As Liverpool slumped to their third league defeat in five games, I couldn’t help but notice that three things I had identified as possible concerns regarding the Reds in recent months all seem to be coming to pass at once.
This isn’t a ‘Ha, told you so!’ exercise, but I thought it would be worth re-iterating the points as they seem to lie at the heart of Liverpool’s troubles at the moment, and I’ve tried to look a little deeper to the cause of the issues too.
In no particular order, here are the three concerns, with links to the original articles.
The Reds set a new Premier League record (for the period from August 2009) for set piece goals last season, with twenty-six. The problem is that when the league average for set piece goals is twelve per season (and indeed Liverpool scored eleven in the season before last), to see such a large upswing in fortunes is unusual.
Indeed, I noted in the above piece that Manchester United had seen their set piece goals tally halve under David Moyes from their final title winning campaign under Ferguson, and in 2012/13 they had set the previous Premier League record with twenty-two. It’s early days for this campaign, but the Reds appear to be regressing towards their set-piece mean, much as United did last season.
Liverpool are one of only four Premier League teams yet to score a set-piece goal this season, and you don’t have to look far to see their potential value; Aston Villa won at Anfield with their only set play goal so far, and West Brom got their campaign up and running in similar style at White Hart Lane on Sunday. West Ham took a very early lead against the Reds in this way too.
Although Liverpool have had eleven shots via set plays across their first five league games in 2014/15, the average of 2.2 per game is down from 4.0 last season, with dead ball situations now only accounting for 16% of the Reds’ shots when it was 23% last season.
It’s also worth remembering that set-piece shots aren’t just borne out of crosses from free-kicks and corners, but also direct shots from free-kicks. These were another handy source of goals last season, as Suárez (with three), Gerrard (two) and Henderson (one) contributed six strikes between them.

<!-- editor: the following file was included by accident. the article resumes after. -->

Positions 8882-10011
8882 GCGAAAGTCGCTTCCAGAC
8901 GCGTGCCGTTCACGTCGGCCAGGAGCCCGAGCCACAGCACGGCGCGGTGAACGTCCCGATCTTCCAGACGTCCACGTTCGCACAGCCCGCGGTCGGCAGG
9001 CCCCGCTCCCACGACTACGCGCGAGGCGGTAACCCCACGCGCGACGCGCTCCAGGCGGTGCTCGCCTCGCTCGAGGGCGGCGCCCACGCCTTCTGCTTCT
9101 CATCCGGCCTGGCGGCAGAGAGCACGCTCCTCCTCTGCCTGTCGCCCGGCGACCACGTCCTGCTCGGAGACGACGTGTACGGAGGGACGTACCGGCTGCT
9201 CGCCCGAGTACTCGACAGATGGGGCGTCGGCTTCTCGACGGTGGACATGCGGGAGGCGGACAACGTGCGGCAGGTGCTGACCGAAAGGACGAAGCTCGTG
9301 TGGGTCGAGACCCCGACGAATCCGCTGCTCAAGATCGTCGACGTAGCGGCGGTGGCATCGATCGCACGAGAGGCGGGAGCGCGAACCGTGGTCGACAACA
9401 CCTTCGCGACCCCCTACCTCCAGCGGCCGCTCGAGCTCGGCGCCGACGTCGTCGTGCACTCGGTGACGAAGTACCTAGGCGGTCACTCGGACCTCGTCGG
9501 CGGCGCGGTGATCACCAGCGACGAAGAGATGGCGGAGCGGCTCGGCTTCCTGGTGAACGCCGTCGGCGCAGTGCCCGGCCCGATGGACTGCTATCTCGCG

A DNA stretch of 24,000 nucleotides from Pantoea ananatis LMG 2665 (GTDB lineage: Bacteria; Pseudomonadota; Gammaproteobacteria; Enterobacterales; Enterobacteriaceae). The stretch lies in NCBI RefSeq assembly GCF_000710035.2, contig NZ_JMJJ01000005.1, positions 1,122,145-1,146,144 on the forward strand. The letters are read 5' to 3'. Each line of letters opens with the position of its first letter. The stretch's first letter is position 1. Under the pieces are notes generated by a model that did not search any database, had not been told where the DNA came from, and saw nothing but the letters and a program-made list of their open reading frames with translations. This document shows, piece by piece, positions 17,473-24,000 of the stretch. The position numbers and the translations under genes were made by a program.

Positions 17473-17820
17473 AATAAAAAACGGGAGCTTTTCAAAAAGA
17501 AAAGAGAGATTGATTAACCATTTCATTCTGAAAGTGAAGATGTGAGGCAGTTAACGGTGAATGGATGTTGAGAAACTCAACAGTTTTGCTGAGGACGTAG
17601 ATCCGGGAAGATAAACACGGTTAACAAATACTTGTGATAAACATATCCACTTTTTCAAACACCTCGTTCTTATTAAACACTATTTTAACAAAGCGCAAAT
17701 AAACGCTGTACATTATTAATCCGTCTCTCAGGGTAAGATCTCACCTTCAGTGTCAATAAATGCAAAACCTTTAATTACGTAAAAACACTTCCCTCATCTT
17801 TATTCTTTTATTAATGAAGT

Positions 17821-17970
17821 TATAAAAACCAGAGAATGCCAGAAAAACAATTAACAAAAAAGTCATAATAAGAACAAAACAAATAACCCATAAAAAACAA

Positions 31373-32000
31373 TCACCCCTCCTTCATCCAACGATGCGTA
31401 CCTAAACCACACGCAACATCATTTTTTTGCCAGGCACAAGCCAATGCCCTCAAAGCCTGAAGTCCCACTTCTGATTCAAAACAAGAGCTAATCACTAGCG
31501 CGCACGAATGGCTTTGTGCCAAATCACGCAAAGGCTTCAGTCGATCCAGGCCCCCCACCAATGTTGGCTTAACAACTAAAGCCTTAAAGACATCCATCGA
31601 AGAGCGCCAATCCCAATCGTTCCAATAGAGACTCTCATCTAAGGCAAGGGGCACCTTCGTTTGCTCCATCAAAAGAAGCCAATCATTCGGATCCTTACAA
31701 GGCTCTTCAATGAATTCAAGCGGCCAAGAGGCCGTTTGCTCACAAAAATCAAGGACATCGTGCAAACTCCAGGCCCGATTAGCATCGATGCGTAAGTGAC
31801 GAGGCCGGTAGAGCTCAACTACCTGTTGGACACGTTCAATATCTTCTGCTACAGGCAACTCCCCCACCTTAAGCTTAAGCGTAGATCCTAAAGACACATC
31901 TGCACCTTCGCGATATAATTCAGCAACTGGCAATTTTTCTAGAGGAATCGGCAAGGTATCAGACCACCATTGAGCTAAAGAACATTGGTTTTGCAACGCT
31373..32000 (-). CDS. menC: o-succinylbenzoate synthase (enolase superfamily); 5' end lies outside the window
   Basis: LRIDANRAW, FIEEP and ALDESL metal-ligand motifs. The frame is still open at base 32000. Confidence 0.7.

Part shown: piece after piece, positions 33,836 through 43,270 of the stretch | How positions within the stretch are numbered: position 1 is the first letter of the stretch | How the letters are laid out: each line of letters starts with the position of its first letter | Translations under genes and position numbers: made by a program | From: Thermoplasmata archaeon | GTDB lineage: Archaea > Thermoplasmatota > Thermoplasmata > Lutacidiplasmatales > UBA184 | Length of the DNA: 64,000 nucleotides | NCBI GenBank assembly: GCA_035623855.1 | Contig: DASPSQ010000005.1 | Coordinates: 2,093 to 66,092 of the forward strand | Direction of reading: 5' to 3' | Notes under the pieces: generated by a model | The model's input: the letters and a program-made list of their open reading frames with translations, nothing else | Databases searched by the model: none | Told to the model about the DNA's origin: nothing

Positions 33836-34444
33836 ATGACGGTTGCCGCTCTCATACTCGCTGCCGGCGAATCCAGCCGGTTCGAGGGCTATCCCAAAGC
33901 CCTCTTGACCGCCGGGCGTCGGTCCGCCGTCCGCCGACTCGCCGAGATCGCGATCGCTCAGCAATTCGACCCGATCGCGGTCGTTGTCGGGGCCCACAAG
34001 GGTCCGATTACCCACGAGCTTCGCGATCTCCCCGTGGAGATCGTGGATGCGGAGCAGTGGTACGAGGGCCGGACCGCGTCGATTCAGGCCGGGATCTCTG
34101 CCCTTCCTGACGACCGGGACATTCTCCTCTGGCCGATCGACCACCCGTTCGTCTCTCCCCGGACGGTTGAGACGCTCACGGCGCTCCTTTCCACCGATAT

Liverpool had forty-three shots from direct free-kicks last season, so a shade over one per game, but they haven’t had any in their first five games in this campaign. The Reds are being fouled more frequently this season on average (at 12.4 times per game compared to 10.8) too but we can see from the triangles in the below charts that few of the fouls have occurred in threatening areas, and certainly very few in locations where shooting would be a realistic option.
I think this is in part due to the greatly reduced amount of dribbling that Brendan’s boys are doing. After completing 12.4 take-ons per game last season, the Reds have only clocked up 7.6 on average so far in this. Whilst five Redmen averaged over one completed dribble per game last season, only two are doing so in 2014/15, and one of those (Daniel Sturridge) is injured at present. If you don’t try to go past an opponent, you’re far less likely to draw a foul from him, and this appears to be hampering Liverpool’s set play potency at the moment.
The opening goal is so vitally important in football, with the team that gets it going on to win around seventy percent of the time, and thinking back to last season there were famous wins over Manchester United, Everton and Arsenal that were founded on or even settled by an opening goal via a set play. The Reds need to rediscover this ability as soon as they can, as they’ll undoubtedly find it easier to play if they can get ahead, and set plays can provide a handy way to do that.
Clear-cut (which are also known as ‘big’) chances are essentially your ‘sitters’; penalties, one-on-ones and shots from very close range, for instance. In the above piece, I noted that Liverpool had averaged 1.4 per game when Suárez hadn’t played last season, but 3.4 per game when he was in the team.